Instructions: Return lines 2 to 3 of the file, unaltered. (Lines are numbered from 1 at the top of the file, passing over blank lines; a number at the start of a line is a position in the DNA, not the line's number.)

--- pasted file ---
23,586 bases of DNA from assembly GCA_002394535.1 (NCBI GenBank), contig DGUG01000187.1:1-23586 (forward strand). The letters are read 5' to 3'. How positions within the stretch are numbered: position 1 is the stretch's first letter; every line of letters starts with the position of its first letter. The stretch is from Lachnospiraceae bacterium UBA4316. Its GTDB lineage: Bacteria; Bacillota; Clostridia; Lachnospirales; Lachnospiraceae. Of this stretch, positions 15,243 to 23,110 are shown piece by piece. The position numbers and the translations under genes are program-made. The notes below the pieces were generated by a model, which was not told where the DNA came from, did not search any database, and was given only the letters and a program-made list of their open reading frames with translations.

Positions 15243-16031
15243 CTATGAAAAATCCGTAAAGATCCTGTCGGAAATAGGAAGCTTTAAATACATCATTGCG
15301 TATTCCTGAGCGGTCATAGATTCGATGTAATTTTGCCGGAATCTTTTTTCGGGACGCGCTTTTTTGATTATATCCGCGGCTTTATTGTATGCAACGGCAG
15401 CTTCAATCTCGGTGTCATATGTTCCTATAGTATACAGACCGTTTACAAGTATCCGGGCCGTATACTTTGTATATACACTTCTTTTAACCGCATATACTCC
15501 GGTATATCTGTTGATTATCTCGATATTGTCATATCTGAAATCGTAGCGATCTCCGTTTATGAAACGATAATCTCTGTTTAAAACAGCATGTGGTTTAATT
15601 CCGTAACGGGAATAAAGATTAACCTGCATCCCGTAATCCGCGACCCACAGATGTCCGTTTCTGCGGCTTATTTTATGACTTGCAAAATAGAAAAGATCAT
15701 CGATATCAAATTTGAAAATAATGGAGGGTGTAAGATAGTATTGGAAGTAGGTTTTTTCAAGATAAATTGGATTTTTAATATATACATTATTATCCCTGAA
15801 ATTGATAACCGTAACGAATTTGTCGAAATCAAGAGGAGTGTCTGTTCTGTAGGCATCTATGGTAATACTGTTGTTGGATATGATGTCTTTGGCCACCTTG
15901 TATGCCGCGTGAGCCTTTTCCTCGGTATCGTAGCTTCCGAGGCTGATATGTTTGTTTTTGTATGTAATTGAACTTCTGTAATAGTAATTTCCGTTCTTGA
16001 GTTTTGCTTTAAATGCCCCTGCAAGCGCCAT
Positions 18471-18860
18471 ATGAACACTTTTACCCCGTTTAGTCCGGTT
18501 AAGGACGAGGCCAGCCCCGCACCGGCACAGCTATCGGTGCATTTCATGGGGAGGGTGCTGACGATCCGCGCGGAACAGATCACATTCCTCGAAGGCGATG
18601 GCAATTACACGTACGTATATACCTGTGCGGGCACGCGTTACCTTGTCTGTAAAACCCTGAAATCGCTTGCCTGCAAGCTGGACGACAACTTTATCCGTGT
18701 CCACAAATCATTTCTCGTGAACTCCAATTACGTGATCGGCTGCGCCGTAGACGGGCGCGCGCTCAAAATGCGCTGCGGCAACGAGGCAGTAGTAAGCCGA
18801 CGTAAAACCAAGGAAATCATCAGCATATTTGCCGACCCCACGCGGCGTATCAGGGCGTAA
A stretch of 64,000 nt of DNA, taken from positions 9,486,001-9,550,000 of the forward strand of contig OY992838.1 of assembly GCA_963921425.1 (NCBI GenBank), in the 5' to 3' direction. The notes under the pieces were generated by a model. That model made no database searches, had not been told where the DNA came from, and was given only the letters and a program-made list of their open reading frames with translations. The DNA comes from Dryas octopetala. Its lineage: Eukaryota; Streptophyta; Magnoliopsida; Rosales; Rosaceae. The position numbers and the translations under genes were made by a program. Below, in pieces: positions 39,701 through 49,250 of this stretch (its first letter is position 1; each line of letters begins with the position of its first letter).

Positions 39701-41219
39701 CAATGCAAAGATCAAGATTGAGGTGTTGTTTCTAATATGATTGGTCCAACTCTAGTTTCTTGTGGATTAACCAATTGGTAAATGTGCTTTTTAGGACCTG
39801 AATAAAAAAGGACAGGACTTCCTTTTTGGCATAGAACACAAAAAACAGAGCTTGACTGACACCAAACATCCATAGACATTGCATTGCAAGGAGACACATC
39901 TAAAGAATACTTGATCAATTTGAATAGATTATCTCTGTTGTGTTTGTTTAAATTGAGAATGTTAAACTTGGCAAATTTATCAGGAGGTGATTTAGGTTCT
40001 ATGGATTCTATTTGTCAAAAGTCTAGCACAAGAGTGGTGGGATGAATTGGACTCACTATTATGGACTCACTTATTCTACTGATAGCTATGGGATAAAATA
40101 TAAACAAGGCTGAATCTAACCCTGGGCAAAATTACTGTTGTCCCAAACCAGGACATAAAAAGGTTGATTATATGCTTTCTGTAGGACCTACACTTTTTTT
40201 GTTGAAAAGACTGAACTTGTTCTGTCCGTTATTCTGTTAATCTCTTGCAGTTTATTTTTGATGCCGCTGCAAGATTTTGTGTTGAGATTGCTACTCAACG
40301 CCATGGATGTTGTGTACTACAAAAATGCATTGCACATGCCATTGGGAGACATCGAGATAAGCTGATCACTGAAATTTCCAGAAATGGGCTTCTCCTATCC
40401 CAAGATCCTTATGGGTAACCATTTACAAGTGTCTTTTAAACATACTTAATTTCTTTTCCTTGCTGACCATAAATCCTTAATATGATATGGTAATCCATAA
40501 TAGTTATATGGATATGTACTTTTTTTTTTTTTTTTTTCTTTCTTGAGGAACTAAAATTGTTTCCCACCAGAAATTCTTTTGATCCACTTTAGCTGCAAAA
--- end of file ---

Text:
Positions 15243-16031
15243 CTATGAAAAATCCGTAAAGATCCTGTCGGAAATAGGAAGCTTTAAATACATCATTGCG